From Auburn University/ACES:
AUBURN, Ala.—Fall armyworms have been a problem for most Alabama farmers in pastures and hayfields during the summer months. Alabama Extension entomologists have spotted fall armyworms in soybean fields in north Alabama.
Dr. Ron Smith said armyworm numbers statewide are higher than they have been in a very long time.
“The biggest issue for farmers is detecting the armyworms in time to treat pastures and hayfields, especially in central Alabama,” Smith said. “In north Alabama, the armyworms are in soybean fields. While some of the worms may have moved from a pasture to the soybeans, there are armyworm eggs being laid in soybean fields.”
Armyworm Movement and Scouting
Smith said earlier in the season, the armyworms move from a ravaged pasture to a field of tender soybeans. But now, worms are going directly to the soybean plants to deposit their eggs. There are two strains of armyworms, one prefers grasses and soybeans the other prefers cotton. In this case, the armyworms in north Alabama are the grass-eating strain.
Reed said about three weeks ago fall armyworms were the primary caterpillar species leading farmers to spray in some north Alabama soybean fields.
Now in the Tennessee Valley and other parts of the state, the fall armyworm is a member of a complex of foliage feeding caterpillars infesting soybeans that include green cloverworms, soybean loopers, pod worms (cotton bollworm), a few yellow striped armyworms and velvetbean caterpillars. Pod worms are generally feared for their bloom and pod feeding, but early in August they were observed feeding on foliage as well as blooms in double-cropped soybeans.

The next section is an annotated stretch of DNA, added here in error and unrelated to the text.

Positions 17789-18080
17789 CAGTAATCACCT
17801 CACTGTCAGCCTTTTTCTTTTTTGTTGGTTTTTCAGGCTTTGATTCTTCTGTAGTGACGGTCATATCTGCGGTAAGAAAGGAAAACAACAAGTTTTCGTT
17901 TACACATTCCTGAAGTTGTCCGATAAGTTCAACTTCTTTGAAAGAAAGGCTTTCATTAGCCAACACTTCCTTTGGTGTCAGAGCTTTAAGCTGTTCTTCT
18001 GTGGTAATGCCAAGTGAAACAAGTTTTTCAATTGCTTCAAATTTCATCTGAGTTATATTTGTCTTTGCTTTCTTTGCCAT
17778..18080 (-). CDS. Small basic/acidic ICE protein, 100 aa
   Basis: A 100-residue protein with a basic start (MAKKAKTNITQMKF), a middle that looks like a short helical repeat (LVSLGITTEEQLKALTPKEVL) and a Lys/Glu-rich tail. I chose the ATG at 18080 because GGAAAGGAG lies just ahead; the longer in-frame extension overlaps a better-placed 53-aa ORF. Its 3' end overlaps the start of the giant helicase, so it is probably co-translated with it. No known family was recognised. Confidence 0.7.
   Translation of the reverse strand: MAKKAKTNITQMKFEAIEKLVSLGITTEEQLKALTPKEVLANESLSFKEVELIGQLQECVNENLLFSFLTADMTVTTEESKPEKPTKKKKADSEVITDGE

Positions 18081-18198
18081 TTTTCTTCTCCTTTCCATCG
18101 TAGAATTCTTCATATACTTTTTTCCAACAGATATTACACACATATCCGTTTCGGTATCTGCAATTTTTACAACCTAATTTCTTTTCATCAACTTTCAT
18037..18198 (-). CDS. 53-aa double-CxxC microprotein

Alabama Cooperative Extension System conservation crop specialist Dr. Dennis Delaney said soybeans would offer tender vegetation, which is what armyworms feed on in pastures.
“Just like in pastures, armyworms can eat most of the soybean plant,” Delaney said. “The armyworms tend to eat the leaves and leave the tougher part of the plant. They also often move from grass weeds in soybean fields to soybean plants when the grass is eaten up, or killed by herbicides.”
Delaney said their movement from plant to plant is quick, and an infested field can be seriously damaged in a short amount of time. After bloom, the threshold for lower leaf loss is 20 percent or less.
Dr. Kathy Flanders, an Alabama Extension entomologist, said she recommends treatments in pastures when there are more than two caterpillars per square foot. One way to determine the number of caterpillars in a field is to physically look for them, but sometimes finding them is difficult.
In the field, Smith said the soybean threshold is normally six to eight caterpillars per row foot. The sweep net threshold for fall armyworms is 1.5 medium to large size caterpillars per sweep, and a foliage loss potential of more than 20 percent in soybeans in the reproductive stage.
Armyworm Life Cycle and Treatment
It takes about 30 days for a female armyworm to develop into a mature, egg-laying adult moth. The length of this cycle coincides with reports of armyworms in the state. Some of the first armyworm reports were in late June. Producers are now seeing a recurrence of armyworm issues they thought were taken care of earlier in the summer.
Armyworm control is best done before the final molting stage.
“Fall armyworms in soybeans can be most economically controlled with a pyrethroid insecticide at a mid-label rate,” Smith said. “Armyworms are a pest that can thankfully be controlled at a rate of two to three dollars per acre.”
For more information, visit www.aces.edu. There are many available fall armyworm resources for both the livestock producer and the row crop producer. There is a map of Alabama counties with confirmed armyworm outbreaks here. The Alabama Extension Forage IPM Guide and Soybean IPM Guide both contain updated lists of registered insecticides for armyworm control. Other information can be found on the Alabama Forages page.